Our recently completed benchmark research on how finance departments use analytics makes clear that while they have a distinct competence in this area and execute the basics well, a majority of companies are immature in their use of advanced finance analytics. Regardless of industry or geography, few finance departments use predictive analytics or delve into important areas such as strategic profitability management. This is of note because these undertakings are no longer difficult to pursue: With the growing availability of in-memory processing and the improved ability to work with large data sets, information technology now makes it possible for finance departments to embrace these to enhance the effectiveness with which they execute core functions.   

 Predictive analyticsis a powerful tool that most companies can use, but our benchmark research on finance analytics finds that only 11 percent of finance departments employ this technique. To be sure, predictive analytics typically are embraced to help plan and forecast, but they also are an especially effective monitoring tool that executives and managers could be using to focus attention on potential problems rather than always fighting fires after they’ve broken out.  

 For example, almost all companies have a receivables aging process to collect overdue amounts from customers. Why not take this a step further? If analysis shows that a specific customer reliably pays within, say, 28 days, why not set an alert if payment is not received by day 32 that would trigger an automated process for contacting the customer? The message can and should have a positive tone, thanking him or her for past prompt payments and asking if there is some problem that needs resolving. Not only will that speed collections (or start a problem resolution process sooner), it also means that the first dunning communication will not have a negative tone.  

 Predictive analytics also can be used to improve the accuracy of cash forecasting by providing a finer-grain approach to projecting receipts. But the point here is that rather than consigning financial analytics to a rear-view-mirror view, more companies should be routinely analyzing accounts proactively to identify slow and fast payers to see if there are systemic issues that should be addressed (for example, higher-than-average billing disputes or partial shipments) or actions that could be taken (such as providing or withholding incentives) to manage receivables.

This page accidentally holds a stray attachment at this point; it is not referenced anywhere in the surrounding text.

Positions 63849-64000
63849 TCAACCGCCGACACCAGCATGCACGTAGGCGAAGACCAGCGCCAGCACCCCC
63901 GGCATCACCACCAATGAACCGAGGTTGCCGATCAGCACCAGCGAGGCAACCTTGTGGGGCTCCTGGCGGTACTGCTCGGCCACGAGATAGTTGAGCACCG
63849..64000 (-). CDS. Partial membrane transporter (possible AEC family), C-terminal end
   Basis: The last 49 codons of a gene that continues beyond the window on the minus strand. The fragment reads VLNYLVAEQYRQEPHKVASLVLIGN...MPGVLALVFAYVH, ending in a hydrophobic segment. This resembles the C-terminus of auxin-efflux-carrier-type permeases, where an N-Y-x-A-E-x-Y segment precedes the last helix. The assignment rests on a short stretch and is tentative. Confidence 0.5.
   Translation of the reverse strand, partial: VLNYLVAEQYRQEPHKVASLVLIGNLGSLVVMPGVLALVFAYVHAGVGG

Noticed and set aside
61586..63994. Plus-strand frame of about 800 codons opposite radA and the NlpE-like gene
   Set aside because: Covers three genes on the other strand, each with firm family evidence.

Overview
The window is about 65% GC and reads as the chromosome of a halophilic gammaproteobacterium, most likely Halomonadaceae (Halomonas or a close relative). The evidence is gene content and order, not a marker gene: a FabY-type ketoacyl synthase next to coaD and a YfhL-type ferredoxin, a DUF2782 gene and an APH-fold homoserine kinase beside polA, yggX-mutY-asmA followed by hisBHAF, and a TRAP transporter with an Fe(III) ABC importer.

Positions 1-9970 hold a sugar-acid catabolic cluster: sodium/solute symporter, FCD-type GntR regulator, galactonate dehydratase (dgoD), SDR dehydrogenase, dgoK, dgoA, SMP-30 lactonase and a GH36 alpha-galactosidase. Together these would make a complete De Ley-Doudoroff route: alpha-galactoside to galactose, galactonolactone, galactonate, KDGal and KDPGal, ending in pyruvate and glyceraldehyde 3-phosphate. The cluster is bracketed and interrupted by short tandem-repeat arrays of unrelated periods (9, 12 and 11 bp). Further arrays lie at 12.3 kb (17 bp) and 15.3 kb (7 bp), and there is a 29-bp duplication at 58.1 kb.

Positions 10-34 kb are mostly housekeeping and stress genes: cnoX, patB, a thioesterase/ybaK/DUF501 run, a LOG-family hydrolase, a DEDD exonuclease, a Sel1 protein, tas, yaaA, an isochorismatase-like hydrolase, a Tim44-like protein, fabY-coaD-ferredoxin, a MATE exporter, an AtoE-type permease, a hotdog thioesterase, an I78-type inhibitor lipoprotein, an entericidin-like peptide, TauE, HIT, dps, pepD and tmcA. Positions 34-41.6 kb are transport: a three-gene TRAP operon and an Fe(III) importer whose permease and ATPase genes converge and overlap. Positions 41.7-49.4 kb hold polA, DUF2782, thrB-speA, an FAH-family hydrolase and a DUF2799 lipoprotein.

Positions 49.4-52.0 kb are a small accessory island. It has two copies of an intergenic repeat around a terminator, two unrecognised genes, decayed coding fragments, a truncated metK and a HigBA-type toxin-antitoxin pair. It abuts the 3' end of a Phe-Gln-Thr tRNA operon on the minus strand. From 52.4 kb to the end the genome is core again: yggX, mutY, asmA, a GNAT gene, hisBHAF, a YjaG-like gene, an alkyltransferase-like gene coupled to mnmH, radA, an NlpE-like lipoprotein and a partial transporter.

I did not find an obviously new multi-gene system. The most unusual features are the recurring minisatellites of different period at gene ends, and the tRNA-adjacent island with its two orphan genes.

Analytics can be used to optimize payables as well. In today’s low-interest-rate environment there is limited value to holding onto excess cash, especially since incentives for early payment can provide a high return. Does your company manage payables? Can it?  

 Analytics also are a key requirement for managing profitability strategically, which I believe ought to be a core function of effective finance organizations. To be sure, a corporation usually has a strategy and almost always has profit objectives, but the two may not be well aligned. Individual departments and business units typically focus on their own profit or cost objectives, but few companies have a process for systematically managing profitability across the whole business using a consistent analytical framework. So, product organizations try to maximize product profitability, sales organizations may try to maximize revenue, call centers may try to minimize costs. Individually, each of these moves may be rational, but collectively they can work at cross-purposes, and few companies focus on managing the sometimes-conflicting objectives of individual parts of the business. Analytics provide the rational framework for optimizing the tradeoffs. 

 Information technology is, as is so often said, a necessary but insufficient component of making finance departments more of a strategic resource for companies. Today’s analytics are made possible by improvements that have taken place in software and technology, but they also must be incorporated into consistent processes and managed properly. Moreover, I believe that the ultimate prerequisite is a CFO sincerely committed to making a difference who has the necessary organizational skills to make change a reality. 


 Robert Kugel – SVP Research